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Harriet Tubman’s Image Appearing on the $20 Bill Is a Really Big Deal

If you didn't know anything about the history of our country, you might think it was pretty strange to see that so many of us are actually quite moved by the decision to make Harriet Tubman the new face of the $20. After a lengthy process, and a passionate campaign, Treasury Secretary Jacob J. Lew announced that an image of Tubman will appear on the front of the $20 bill, with Jackson represented on the back. Here's why this is about more than just money, and what you should know.

If you didn’t know anything about the history of our country, you might think it was pretty strange to see that so many of us are actually quite moved by the decision to make Harriet Tubman the new face of the $20. After a lengthy process, and a passionate campaign, Treasury Secretary Jacob J. Lew announced that an image of Tubman will appear on the front of the $20 bill, with Jackson represented on the back. Here’s why this is about more than just money, and what you should know.

harriet tubman

(Photo Credit: hermitosis/Flickr)

1. Tubman was an inspiring figure.

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It’s really impossible, not to mention unfair, to attempt to sum up an historical figure like Harriet Tubman (and the context of her life and world) in just a few sentences. But, if you had the experience of most Americans, that’s exactly what the textbooks you read in school tried to do.

Surely the Underground Railroad deserved a closer look, but even if you did manage to dig deeper there, you probably didn’t know about Tubman’s role in helping John Brown coordinate his raid on Harpers Ferry, or her work as a spy, scout, and nurse for the U.S. Army during American Civil War. She was incredibly courageous, intelligent, and compassionate, and these traits transformed Tubman, and those she interacted with, throughout her life. Lingering on some study of any aspects of Tubman’s life will quickly lead you to a better understanding of just how incredible she truly was. Consider giving it a little time; you won’t regret it.

2. Jackson was pretty awful.

The idea that Andrew Jackson was horrifically violent and ruthless is hardly a controversial opinion in modern times. It’s easy to argue that he was in fact the worst “great” president in history. The Indian Removal Act, which is widely regarded as one of the most shameful chapters in American history, was Jackson’s cause, and he succeeded in getting it through congress in 1830. He then spent the next 30 years or more forcefully relocating Native American tribes west of the Mississippi.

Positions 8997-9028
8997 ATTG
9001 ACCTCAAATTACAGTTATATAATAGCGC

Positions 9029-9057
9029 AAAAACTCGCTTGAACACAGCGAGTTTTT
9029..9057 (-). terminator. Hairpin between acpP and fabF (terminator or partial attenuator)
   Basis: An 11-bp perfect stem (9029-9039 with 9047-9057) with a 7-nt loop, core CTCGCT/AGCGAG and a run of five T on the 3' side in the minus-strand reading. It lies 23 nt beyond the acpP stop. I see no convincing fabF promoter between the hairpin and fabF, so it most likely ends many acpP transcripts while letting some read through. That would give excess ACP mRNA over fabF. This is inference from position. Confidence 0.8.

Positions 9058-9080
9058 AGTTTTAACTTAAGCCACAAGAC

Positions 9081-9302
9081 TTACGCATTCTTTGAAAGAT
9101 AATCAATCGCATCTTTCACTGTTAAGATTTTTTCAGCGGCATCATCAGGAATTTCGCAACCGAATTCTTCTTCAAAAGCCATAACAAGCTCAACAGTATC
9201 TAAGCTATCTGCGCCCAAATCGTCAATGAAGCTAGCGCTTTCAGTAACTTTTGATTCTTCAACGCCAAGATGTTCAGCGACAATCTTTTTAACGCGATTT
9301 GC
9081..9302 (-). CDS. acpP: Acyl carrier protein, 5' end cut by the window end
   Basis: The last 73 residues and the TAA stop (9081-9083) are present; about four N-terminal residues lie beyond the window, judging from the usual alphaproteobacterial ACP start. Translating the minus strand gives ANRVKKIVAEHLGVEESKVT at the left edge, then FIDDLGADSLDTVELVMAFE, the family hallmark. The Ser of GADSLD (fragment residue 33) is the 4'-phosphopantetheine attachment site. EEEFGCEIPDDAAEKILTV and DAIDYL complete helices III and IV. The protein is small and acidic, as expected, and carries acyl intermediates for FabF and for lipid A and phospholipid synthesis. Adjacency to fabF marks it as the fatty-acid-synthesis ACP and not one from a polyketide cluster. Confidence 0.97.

The brutality of this policy is probably best known through its manifestation in what’s now remembered as the Trail of Tears, in which roughly 15,000 Cherokee were forced to travel hundreds of miles to newly dubbed Indian Territory in Oklahoma. Nearly one-third of them died along the way.

Indian removal was Jackson’s life’s work. He’d spent years leading vicious campaigns against the Creeks and Seminoles during his years as an Army General. Ultimately, he helped in transferring a tremendous amount of land to white, southern farmers; and he was probably elected because of his achievements in this area. It’s what Jackson was all about.

These days though, Americans are able to look at our history quite differently. And, our past acts of oppression, whether directed at slaves, Native Americans, or anyone else for that matter, aren’t something we’re proud of as a culture and society. Instead, we now venerate the individuals who somehow summoned the intelligent insight and bravery to stand up against these forces.

Harriet Tubman replacing Andrew Jackson on the front of the $20 bill is the next step toward fully realizing those dreams, goals, and priorities. In the end, she (and those who fought alongside her) were right and their oppressors were terribly wrong. Her victory is being celebrated on an entirely new level with this decision. It sends a powerful message about how we feel about our past, and where we want to go in the future.